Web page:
|Most people (90%) are prone to seasickness. I am one of those. Even though I was practically born on a boat and spent my entire childhood on a boat, I still get seasick.
Seasickness is caused by the brain's attempt to integrate signals coming from the body, eyes and inner ear as part of our balance system. Frequently, the eyes are reporting things as stable that are not, such as a bulkhead, rail, deck or some other object while the inner ear insists that everything is in motion. While the body will eventually adjust to a sustained level of motion, the period of adjustment might be as long as two weeks. Most would prefer to die rather than suffer two weeks of seasickness. Even more frustrating is that others around may feel no effects whatsoever. Your tolerance of a given level of motion will increase with repeated or prolonged exposure, but that is no guarantee that a higher level of motion will not bring on the symptoms again.
Sleepiness can often be the first sign and some people who think they don't get seasick actually do without realizing it. People who love to take a nap the moment they get out onto the water are probably feeling the effects of mild motion sickness.
After sleepiness comes the nausea but it is often mild and may not be much of a problem. Studies have shown that maintaining a positive state of mind can help offset the effects.
For many unfortunate souls the symptoms escalate to extreme nausea, vomiting, dizziness, headache, pallor and cold perspiration.
For kayakers who must maintain balance to keep their vessel right side up, dizziness can be a very bad condition, so seasickness is a very serious concern for us.
To reduce chances of becoming seasick, try to not think about it too much. Concentration on how you are feeling will make it worse. Try to keep your peripheral vision on the horizon. Staring at a fixed point will not help. The actual steadiness of the horizon can help reduce seasickness, but in a kayak that is so low to the water, the horizon will be hidden by swell of any appreciable size. Detailed work, looking through a pair of binoculars or referring to a compass, can bring on symptoms quickly.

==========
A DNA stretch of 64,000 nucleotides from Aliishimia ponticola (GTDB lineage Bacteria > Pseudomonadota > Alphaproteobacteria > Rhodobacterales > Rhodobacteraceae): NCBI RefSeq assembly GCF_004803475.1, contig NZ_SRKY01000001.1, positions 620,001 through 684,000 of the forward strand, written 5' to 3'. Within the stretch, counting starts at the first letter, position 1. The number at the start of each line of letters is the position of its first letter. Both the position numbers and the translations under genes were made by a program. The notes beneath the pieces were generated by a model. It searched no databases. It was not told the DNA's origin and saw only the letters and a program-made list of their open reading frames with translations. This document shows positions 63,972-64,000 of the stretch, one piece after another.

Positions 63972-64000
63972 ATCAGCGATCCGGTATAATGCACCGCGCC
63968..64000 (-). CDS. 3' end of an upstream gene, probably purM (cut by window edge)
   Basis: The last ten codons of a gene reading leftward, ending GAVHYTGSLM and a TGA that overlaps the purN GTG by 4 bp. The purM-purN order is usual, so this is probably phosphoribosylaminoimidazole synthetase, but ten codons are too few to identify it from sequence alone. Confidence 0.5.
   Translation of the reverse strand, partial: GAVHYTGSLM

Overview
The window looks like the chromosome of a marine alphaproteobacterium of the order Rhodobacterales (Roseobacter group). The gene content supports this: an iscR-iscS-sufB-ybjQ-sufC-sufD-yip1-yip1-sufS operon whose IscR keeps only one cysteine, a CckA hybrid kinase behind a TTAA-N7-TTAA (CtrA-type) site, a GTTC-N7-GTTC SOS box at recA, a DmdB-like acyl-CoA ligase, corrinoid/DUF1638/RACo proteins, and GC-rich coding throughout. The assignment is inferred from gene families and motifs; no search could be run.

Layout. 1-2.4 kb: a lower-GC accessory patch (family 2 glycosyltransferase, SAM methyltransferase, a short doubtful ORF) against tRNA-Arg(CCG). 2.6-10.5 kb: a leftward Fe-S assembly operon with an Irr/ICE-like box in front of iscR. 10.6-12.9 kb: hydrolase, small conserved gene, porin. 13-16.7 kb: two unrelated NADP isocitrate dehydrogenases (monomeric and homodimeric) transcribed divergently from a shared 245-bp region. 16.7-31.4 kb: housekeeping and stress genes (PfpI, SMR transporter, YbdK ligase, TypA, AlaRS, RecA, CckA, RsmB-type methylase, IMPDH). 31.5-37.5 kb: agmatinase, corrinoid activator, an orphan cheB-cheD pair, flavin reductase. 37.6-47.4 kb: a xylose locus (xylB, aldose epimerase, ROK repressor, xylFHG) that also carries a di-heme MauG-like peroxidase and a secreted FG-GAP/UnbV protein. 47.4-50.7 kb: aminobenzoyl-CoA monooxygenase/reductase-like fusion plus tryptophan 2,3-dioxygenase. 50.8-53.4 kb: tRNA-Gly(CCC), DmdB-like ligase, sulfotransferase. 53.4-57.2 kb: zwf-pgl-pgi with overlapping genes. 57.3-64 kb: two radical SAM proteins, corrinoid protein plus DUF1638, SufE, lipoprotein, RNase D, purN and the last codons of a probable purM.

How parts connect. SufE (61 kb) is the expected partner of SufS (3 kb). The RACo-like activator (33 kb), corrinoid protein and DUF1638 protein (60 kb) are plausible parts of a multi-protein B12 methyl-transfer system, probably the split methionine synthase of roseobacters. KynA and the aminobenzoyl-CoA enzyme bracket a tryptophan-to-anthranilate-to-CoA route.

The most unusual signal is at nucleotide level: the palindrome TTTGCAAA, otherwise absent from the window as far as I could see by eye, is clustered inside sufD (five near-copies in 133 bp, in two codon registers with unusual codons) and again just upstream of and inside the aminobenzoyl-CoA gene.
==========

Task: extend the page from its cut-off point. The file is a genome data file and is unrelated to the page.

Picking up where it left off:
If you are susceptible to seasickness, there are several options for you if you act far enough in advance. Once you get seasick, there is not much that will help but time or getting to some place still.
There are several medicines that will fight seasickness. Two of these are Marazine and Dramamine. Both are effective but can make you groggy and lethargic. They must be taken as a series starting at least 24 hours in advance of their being needed.
Scopalamine which is delivered by a transdermal patch behind the ear must also be started one day ahead of being needed. I have used it before but found that the patch is easily washed off by spray or floated off by sweat. I was able to keep it on only by covering it with a patch of duct tape. It was effective I guess as I did not get seasick.
All these medicines are very powerful and have some side effects. You should refer to the label for each of these.
One natural remedy that has been very effective is to chew ginger during your ordeal. The root ginger stores very well and is nearly impervious to wet conditions. You can easily bite off another chunk from a piece stashed in a deck bag or even a pocket. More pleasant to eat is candied ginger which is ginger and sugar in gel. It does dissolve when wet however.
Olives and lemons are said to delay onset of sea sickness by preventing the production of excessive saliva. They are not convenient for use in a kayak however.
Some claim effectiveness for various bands that apply pressure to the wrist or behind the ear. I have not found these to be effective. Neither did the staff of the Myth Busterstelevision show.